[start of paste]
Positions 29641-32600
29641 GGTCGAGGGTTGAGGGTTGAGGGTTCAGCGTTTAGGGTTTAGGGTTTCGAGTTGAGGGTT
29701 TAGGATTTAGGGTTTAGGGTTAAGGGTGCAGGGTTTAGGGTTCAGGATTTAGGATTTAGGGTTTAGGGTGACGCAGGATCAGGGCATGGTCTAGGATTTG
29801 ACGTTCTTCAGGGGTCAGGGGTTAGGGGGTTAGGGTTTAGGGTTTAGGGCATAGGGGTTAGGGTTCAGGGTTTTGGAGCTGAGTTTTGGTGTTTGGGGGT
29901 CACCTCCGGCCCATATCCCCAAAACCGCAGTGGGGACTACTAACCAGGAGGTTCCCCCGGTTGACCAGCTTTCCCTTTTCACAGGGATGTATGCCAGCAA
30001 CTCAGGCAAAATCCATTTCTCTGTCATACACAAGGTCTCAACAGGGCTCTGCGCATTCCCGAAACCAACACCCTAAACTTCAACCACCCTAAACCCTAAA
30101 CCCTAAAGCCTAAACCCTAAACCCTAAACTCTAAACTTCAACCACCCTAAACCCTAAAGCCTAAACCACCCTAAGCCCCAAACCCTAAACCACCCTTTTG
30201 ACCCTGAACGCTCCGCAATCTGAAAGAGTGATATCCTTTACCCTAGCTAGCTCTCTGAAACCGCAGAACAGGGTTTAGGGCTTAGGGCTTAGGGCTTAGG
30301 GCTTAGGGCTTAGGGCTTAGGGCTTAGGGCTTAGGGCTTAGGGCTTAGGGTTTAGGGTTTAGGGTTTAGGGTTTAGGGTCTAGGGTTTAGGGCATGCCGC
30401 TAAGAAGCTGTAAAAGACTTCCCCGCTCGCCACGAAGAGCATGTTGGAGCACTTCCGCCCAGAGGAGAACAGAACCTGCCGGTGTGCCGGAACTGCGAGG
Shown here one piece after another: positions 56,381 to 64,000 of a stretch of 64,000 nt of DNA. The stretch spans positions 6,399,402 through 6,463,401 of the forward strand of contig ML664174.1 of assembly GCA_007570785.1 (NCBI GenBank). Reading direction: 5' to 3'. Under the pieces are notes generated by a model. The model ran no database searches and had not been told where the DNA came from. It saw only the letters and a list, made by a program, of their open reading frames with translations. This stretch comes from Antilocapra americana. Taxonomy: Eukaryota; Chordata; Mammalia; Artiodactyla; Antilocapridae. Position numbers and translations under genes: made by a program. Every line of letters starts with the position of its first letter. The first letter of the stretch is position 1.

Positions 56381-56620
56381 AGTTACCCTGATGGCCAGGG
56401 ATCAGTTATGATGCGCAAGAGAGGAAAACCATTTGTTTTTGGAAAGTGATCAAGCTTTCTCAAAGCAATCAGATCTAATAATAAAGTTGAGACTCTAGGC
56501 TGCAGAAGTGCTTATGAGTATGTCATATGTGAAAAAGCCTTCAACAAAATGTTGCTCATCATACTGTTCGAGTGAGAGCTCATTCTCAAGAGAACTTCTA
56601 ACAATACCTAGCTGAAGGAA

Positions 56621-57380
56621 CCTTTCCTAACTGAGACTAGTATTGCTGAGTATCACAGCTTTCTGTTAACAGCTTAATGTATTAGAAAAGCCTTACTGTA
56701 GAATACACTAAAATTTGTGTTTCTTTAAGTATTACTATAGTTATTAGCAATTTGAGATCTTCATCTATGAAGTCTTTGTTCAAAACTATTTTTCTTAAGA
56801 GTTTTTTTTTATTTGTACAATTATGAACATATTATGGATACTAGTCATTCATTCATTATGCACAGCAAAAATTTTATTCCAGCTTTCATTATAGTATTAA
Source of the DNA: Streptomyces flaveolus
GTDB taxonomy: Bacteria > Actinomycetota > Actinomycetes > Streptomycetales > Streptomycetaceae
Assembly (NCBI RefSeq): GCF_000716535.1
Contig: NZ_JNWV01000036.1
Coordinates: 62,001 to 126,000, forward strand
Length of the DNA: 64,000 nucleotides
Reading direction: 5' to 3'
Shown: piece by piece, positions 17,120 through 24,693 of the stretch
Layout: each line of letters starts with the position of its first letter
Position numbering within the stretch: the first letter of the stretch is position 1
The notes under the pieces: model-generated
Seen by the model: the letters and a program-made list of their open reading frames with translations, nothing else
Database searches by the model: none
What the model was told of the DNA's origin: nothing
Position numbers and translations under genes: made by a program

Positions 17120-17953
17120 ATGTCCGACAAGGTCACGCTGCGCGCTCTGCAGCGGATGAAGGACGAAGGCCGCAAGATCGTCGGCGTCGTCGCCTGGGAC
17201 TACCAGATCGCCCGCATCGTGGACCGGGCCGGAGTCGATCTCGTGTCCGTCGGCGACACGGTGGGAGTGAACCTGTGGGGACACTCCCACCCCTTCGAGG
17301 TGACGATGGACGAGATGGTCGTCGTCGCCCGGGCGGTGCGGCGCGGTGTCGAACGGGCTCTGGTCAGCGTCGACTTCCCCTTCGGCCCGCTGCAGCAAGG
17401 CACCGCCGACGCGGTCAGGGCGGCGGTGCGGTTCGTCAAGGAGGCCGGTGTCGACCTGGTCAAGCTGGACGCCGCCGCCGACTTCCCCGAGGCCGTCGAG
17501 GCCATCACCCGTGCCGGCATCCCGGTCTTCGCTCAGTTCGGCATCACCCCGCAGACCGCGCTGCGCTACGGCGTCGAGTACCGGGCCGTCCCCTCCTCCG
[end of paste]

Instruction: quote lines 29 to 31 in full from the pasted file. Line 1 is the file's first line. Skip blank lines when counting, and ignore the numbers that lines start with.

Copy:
Layout: each line of letters starts with the position of its first letter
Position numbering within the stretch: the first letter of the stretch is position 1
The notes under the pieces: model-generated